First Ultrasound Scans and Blood Samples From Wild Galápagos Whale Sharks
Researchers in the Galápagos have successfully completed ultrasounds on free-swimming whale sharks, and taken blood samples from adult whale sharks for the first time ever in the wild. The incredible results allowed them to see and identify reproductive organs, such as the ovaries, and even developing follicles. These technologies hold promise for finally unlocking the mystery of breeding in the world’s largest sharks.
A team of global whale shark experts, comprised of scientists and conservationists from the Galápagos Whale Shark Project (Ecuador), Galápagos National Park (Ecuador), Okinawa Churashima Foundation (Japan), University of San Francisco/Galápagos Science Center (Ecuador) and the Marine Megafauna Foundation (USA), has just returned from a two-week expedition to Darwin Island, in the far north of the Galápagos Archipelago.
This remote volcanic island is one of the few places where huge adult female whale sharks, up to 14 m (45 ft) in length, are commonly seen each year. The main aim of the expedition was to assess the sharks’ reproductive state.
Jonathan R Green, the expedition leader and founder of the Galápagos Whale Shark Project, notes: 'Almost nothing is known about the reproduction of these giant sharks. After I first saw these huge female whale sharks in the far north Galápagos, I realised that this was a great opportunity to learn more. We’ve been able to put together an experienced team to research sharks in this remote area, one of the world’s most isolated dive sites.'
Dr Simon Pierce, an expedition member from the Marine Megafauna Foundation, explains further: 'Whale shark breeding is a mystery. Only one pregnant shark has been physically examined so far, back in 1995 in Taiwan. That ‘megamamma’ shark had 304 little whale shark eggs and pups inside, all less than 60 cm in length.'
The team conducted scans using a 17 kg ultrasound system in a waterproofed case. Whale sharks have tough protective skin, more than 20 cm thick on some individuals, so the 30 cm penetration of the ultrasound waves proved a challenge – not to mention the difficulty of carefully checking the whole belly area of a gigantic shark while it is swimming. Dr Matsumoto had to use a propellor system mounted on his air-tank to keep up with the sharks.
'We use some interesting technology anyway, but working with the Okinawa team was something else,' said Dr Pierce. 'I felt cool by association. We saw dive groups a couple of times at the site, and I can only imagine what they thought – why is that guy diving with a briefcase? And a jetpack?'
Dr Matsumoto reports that the initial results were promising: 'We confirmed the presence of follicles in the ovaries but none of the images captured embryos or egg capsules inside the uterus. These adult female sharks we saw at Darwin Island might be on their way to mate further offshore. I am confident that we can judge the sexual maturity, and probably also determine the pregnancy of whale sharks in the field, using the underwater ultrasound.'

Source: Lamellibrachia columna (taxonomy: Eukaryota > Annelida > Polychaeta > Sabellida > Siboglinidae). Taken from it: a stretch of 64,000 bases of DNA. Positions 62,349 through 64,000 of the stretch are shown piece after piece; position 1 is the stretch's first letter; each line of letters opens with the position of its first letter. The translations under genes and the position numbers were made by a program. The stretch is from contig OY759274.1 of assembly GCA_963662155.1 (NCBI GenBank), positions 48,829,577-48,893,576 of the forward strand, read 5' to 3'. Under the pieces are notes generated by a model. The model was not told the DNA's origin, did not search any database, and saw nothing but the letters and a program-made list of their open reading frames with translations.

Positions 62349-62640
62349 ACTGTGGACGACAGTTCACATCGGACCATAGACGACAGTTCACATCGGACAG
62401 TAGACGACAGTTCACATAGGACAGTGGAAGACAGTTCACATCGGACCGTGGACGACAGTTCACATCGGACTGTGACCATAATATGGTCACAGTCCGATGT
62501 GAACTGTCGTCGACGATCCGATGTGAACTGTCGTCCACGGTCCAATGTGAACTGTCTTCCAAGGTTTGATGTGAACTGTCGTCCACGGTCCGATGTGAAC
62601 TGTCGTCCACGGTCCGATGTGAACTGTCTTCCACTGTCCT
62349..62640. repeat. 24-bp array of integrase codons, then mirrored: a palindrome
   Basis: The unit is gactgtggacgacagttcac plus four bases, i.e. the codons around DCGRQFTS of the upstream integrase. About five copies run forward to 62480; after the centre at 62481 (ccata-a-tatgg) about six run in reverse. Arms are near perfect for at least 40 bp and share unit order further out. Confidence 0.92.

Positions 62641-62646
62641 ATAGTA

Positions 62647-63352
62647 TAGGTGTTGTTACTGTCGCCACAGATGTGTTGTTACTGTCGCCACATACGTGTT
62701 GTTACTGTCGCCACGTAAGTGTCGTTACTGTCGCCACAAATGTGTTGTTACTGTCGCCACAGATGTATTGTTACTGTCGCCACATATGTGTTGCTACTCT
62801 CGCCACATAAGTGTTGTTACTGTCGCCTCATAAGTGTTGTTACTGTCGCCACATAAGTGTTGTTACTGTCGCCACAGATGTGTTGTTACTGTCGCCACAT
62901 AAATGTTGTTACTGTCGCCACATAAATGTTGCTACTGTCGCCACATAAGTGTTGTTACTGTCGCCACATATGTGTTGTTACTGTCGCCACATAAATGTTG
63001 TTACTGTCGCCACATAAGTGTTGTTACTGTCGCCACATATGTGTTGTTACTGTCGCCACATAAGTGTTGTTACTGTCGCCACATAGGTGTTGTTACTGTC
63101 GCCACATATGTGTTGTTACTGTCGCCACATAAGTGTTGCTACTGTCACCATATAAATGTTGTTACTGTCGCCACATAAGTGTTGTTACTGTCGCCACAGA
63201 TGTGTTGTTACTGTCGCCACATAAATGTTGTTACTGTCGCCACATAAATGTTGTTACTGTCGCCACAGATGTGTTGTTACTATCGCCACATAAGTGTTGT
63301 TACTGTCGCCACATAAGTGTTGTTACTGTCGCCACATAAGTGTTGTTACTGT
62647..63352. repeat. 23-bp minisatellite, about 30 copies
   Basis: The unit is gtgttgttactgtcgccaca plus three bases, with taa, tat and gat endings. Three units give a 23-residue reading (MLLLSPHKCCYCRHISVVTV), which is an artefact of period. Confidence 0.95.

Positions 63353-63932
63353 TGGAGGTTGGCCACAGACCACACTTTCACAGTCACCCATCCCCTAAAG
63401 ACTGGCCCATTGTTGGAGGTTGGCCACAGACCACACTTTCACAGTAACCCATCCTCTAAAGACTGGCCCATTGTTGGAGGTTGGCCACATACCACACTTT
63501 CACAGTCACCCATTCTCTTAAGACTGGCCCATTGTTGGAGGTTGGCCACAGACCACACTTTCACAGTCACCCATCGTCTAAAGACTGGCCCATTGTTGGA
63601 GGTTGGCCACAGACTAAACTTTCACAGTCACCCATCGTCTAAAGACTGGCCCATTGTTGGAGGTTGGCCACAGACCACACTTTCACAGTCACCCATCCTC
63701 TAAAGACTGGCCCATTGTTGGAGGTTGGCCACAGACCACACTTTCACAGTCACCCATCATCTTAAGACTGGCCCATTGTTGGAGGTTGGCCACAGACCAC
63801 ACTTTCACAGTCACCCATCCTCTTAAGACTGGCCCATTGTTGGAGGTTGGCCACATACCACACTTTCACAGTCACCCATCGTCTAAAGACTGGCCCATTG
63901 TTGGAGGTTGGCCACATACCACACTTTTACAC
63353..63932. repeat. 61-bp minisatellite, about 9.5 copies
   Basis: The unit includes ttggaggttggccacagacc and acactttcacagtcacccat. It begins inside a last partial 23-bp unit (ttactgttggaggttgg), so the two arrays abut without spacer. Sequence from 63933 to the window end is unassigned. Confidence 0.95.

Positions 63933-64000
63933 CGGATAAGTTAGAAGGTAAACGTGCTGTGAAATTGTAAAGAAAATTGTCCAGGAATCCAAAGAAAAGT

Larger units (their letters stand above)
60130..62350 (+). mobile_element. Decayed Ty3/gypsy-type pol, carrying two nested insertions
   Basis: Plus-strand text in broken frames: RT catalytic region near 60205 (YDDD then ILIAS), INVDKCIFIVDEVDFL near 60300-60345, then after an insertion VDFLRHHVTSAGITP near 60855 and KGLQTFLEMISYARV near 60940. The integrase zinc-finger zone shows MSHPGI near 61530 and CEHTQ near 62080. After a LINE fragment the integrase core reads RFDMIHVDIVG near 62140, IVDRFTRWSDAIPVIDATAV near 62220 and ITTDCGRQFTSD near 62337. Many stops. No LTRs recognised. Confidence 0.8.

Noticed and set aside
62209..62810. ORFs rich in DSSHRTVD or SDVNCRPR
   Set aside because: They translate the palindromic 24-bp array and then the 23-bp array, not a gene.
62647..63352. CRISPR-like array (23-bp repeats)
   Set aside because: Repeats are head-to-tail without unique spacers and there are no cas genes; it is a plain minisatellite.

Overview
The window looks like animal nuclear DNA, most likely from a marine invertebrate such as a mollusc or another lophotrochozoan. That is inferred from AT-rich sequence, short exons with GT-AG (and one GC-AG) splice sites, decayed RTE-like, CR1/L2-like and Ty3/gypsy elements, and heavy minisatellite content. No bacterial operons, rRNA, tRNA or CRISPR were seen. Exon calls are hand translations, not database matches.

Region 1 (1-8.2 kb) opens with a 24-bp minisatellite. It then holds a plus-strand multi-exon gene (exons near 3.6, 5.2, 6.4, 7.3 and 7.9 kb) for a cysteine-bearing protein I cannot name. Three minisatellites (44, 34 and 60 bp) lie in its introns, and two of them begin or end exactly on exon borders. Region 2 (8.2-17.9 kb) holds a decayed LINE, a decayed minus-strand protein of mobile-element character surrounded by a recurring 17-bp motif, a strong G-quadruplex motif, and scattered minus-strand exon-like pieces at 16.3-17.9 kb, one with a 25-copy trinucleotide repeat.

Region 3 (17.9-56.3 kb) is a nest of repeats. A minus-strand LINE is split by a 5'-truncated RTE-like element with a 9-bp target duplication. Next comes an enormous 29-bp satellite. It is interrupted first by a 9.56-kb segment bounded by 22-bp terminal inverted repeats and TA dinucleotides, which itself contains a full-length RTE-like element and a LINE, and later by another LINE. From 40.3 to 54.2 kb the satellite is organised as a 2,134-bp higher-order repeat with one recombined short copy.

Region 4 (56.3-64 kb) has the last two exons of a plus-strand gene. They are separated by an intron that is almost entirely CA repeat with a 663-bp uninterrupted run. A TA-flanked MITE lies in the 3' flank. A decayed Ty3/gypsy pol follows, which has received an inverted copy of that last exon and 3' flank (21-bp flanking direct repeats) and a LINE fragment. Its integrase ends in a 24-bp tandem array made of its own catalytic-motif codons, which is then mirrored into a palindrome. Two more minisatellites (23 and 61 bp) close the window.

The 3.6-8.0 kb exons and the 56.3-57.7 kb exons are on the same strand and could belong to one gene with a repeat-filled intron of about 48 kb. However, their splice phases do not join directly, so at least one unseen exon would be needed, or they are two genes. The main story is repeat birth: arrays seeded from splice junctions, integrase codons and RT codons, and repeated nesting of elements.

The researchers attached satellite-linked tags to the sharks to track their onwards movements. Professor Alex Hearn from the University of San Francisco/Galápagos Science Center explains: 'We’ve tagged whale sharks in Galápagos before, but there are lots of predatory sharks at Darwin and they often try to eat the tags, which can rip them out of the whale sharks almost immediately. To reduce early tag loss, we tried a different method on this trip, clamping the tags to the tip of the dorsal fins. All tags are transmitting well, so we should get great information on where these sharks swim over the months to come.'
Project member Dr Alistair Dove, from Georgia Aquarium, notes that these tags could document some amazing behaviours: 'Whale sharks are already known to be the deepest-diving of all fish. The current depth record is 1,928m – well over a mile – set by a juvenile whale shark. Larger, older animals can generally dive deeper than young smaller ones, so perhaps we will challenge that record.'
Kiyomi Murakumo, from Okinawa Churashima Foundation, successfully collected blood samples from six adult sharks – no easy job. Her colleague, Dr Ryo Nozu, analyzed the results immediately following the trip: 'Sex steroid hormone levels in the blood are an excellent way to monitor reproduction in individual sharks. This study measured levels of estradiol, progesterone and testosterone of wild, adult female whale sharks for the first time in the world. Estradiol could be associated with follicular development, and progesterone could be involved in ovulation and pregnancy. Over time, as we sample more whale sharks, we can build up a complete picture of their reproductive cycle by combining the blood sampling with the ultrasonography.'
Jonathan R Green added: 'These big female sharks are not going to give up their secrets easily. One thing is clear: there’s a lot of work still to do to understand the reproductive processes of this endangered species. However, this trip proved that it is possible to research their breeding in the wild. We’ll continue to hone our techniques and build upon this knowledge, as we need to understand these enigmatic sharks and protect them through their life cycle.'
The project was supported by Galápagos Conservation Trust, Planeterra Foundation and Temperatio. Pictures courtesy of Simon J Pierce , Jonathan R Green and the Galápagos Whale Shark Project (GWSP), video courtesy of GWSP and Chris Rohner.